He has not thrown in the 13 days since and announcements that Lobstein will start have become matter-of-fact and no longer include Justin’s name. We are told that when he starts throwing again, it will be a slow process with gradual build-up until his arm regains strength. To expect anything earlier than June would be unrealistic.

Unfortunately, this is starting to resemble the Joel Hanrahan rehab saga with the soreness, re-starts and then stoppage. I think the Tigers are more concerned than they let on.

Lobstein, his replacement, is still somewhat green and not ready to assume a full-season starting pitcher role. Not inconceivable that the Tigers will add a starting pitcher via trade which will then move Lobstein back into the BP where he is desperately needed.


By:  Holly Horning

As many of you know, my profession as an image consultant is to analyze the visual, verbal and non-verbal aspects of individuals and companies. How you look, communicate, and move speaks volumes about who you are, where you are in life and your level of confidence and credibility.

So what does this have to do with baseball? Plenty! When I watch the games, one of my favorite things is to observe the other action – what is happening in the dugout, who’s talking to who and what the players do once the game is over. It is all very telling.

But one observation does not a blog make. So I’ve decided that every once in a while, I’m going to gather and present a cluster of these stories. Small, tasty bites to keep us all thinking. Just think of them as tapas – or Small (Home)Plates.

So let’s get to it…….

Last year, I observed three situations where JV was openly defiant to his new manager, Ausmus. Incidences that involved obscenity-laced tirades, thrown equipment and back-turning.

While things have become less dramatic between the two, recently Brad was seen trying to engage Justin in conversation. Ausmus was trying to make eye contact and using “open” gestures, indicating a desire to connect. But JV would have none of it. He refused to make eye contact and had his arms folded tightly across his chest – an act seen as being defensive as well as resistant. Is it tied to adjusting to a new manager, due to JV’s pitching struggles – or both?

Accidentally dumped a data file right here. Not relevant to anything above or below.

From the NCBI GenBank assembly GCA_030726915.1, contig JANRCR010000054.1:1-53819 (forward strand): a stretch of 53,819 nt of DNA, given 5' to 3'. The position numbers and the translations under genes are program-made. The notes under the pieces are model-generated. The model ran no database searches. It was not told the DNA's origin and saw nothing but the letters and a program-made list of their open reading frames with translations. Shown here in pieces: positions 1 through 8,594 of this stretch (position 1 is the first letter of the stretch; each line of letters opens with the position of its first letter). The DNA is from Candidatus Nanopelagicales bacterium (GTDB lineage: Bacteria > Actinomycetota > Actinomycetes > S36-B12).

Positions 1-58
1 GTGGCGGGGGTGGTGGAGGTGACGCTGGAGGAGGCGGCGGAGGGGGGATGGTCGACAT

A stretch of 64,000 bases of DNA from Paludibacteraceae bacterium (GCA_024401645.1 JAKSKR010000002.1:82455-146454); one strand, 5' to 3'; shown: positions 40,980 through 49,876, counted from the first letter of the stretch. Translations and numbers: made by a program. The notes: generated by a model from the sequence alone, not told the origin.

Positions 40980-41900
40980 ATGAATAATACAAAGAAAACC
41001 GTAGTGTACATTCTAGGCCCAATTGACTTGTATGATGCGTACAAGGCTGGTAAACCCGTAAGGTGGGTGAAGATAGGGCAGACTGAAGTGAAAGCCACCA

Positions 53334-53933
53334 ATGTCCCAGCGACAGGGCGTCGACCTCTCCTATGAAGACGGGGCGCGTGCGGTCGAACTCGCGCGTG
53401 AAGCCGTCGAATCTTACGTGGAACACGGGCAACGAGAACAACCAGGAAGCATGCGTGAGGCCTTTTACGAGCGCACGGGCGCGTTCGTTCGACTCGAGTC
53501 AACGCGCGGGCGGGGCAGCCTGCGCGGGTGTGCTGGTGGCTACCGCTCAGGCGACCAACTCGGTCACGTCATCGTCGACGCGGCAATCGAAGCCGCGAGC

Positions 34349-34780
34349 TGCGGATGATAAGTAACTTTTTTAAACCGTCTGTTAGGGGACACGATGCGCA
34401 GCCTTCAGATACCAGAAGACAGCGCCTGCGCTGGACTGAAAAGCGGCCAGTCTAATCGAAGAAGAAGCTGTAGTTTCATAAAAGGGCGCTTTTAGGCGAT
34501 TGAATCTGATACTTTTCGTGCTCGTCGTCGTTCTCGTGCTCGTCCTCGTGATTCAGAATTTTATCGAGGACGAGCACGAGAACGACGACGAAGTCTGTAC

This year’s starting pitchers are a tight bunch. JV has found a new best friend in the form of David Price, sharing a fierce competitive spirit, pet dogs and a love of golf. They are always seen next to each other in the dugout chatting on their off-days. But their group has also grown. Frequent TV pans into the dugout show the non-starting pitchers often sitting together as a group.

Interesting that JV and Max were never seen together in previous years but it was revealed that none of the starters congratulated Max or kept in touch with him since he left. Could team chemistry be much better this year?

Jim Leyland was literally front and center for all three games in Pittsburgh. While the location is not a surprise, JL’s purpose potentially was. His job description is focused on the minor leagues but he also does other assignments at Dombrowski’s request.

He was glued to the action on the field and not conversing with those in his party. But he was occasionally taking notes. Just who was he observing?

A shout-out to our faithful reader, Katherine S., who asked about how Yoenis Cespedes was faring with his new teammates. And I’ve been watching!

As the Tigers were leaving the field after a game, Iggy stopped suddenly, turned around and headed back out to greet Cespedes. And he was enthusiastic in his greeting with a big hug and congratulatory head rub – not the usual “good game” routine.

Cespedes seemed truly happy at the attention which supports the theory that this is a better team environment for him. Still to be determined is whether being on a team with one of MLB’s largest percentages of Latino players will be a major factor in whether he stays or goes after this year.


By:  Holly Horning & Kurt Snyder